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Photo credit: © Bernard Dupont, https://flic.kr/p/biWPZt
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Species at a Glance
As its name implies, water lettuce is a floating perennial plant that resembles an open head of lettuce. It forms in colonies of rosettes that link together to blanket the water’s surface, blocking waterways and disrupting natural ecosystems.
Leaves: Thick, soft, light green leaves are formed in rosettes with no leaf stems. Rosettes can occur by themselves or connected to others by short stolons. Leaves are large, up to 16 cm (6 in) long with parallel ridges (veins) covered in short hairs. Leaf margins are wavy and the top margins are scalloped.
Flowers: Flowers are inconspicuous and hidden in clusters in the center amongst the leaves. They form on a small stalk with a single female flower and a whorl of male flowers above.
Fruits/Seeds: The fruit arises from the female flower as a many-seeded green berry.
Stems/Roots: Roots are light-colored and feathery and hang submersed beneath the floating leaves.
Water lettuce may be confused with water hyacinth (Eichhornia crassipes); however, water lettuce has large ribbed leaves and it doesn’t have the showy flowers characteristic of water hyacinth.
Mostly occurring in slightly acidic lakes, rivers, ponds, and canals in temperate climates, water lettuce has also been found to survive in mud. It is not winter hardy, requiring temperatures above 15°C (59°F) for growth.
While some believe water lettuce is a native species, others believe it was brought over in the ballast water of ships from the tropical and subtropical regions of Asia, Africa, and South America. It is also commonly sold through the aquarium industry and additional introductions have occurred as plants are intentionally released or escape from ponds and water gardens. This plant can spread by fragmentation, by daughter plants that form on the stolons of the mother plant, or by seeds.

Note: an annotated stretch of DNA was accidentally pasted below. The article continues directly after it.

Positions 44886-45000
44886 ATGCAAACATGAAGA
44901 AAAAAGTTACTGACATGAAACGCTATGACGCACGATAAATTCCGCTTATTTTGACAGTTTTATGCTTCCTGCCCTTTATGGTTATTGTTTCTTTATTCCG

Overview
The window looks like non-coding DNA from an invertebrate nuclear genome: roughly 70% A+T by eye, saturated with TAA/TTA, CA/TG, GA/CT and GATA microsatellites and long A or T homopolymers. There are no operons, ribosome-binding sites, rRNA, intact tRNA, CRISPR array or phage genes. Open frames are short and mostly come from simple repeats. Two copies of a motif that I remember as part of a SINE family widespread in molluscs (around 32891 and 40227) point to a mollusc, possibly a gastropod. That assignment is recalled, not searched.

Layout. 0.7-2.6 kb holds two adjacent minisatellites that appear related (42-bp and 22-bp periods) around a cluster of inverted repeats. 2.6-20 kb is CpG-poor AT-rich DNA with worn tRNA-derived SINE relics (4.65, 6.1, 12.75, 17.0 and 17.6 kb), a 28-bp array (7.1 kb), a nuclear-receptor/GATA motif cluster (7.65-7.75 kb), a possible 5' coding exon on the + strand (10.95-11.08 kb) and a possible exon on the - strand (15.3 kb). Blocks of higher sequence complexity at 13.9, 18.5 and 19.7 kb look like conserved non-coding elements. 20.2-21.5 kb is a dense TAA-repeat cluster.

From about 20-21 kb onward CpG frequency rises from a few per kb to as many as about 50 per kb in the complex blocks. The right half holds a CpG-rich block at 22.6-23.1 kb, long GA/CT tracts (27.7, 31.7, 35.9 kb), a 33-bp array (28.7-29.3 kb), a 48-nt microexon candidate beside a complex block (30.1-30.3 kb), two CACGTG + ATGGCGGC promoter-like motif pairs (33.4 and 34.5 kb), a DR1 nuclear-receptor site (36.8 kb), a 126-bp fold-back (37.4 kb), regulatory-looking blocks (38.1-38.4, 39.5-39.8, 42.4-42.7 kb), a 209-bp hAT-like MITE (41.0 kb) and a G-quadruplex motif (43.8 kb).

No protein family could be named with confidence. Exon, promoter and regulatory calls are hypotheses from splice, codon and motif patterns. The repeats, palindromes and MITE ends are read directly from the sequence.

Water lettuce has been present in Florida since as early as 1765; however, it has since spread throughout the southeastern United States north to New York and westward to Texas, Arizona, and California. It is also present in Hawaii. In the Mid-Atlantic, water lettuce is found in Delaware, New Jersey, New York, North Carolina, and Maryland.
Note: Distribution data for this species may have changed since the publication of the Mid-Atlantic Field Guide to Aquatic Invasive Species (2016), the source of information for this description.
The large mats formed by water lettuce negatively impact boating, fishing, and swimming. They also make navigation difficult, hinder flood control efforts, and clog hydroelectric turbines. The colonies of rosettes decrease biodiversity by blocking sunlight and oxygen from penetrating into the water column, thereby altering the native plant and animal communities below.
Information for this species profile comes from the Mid-Atlantic Field Guide to Aquatic Invasive Species (2016).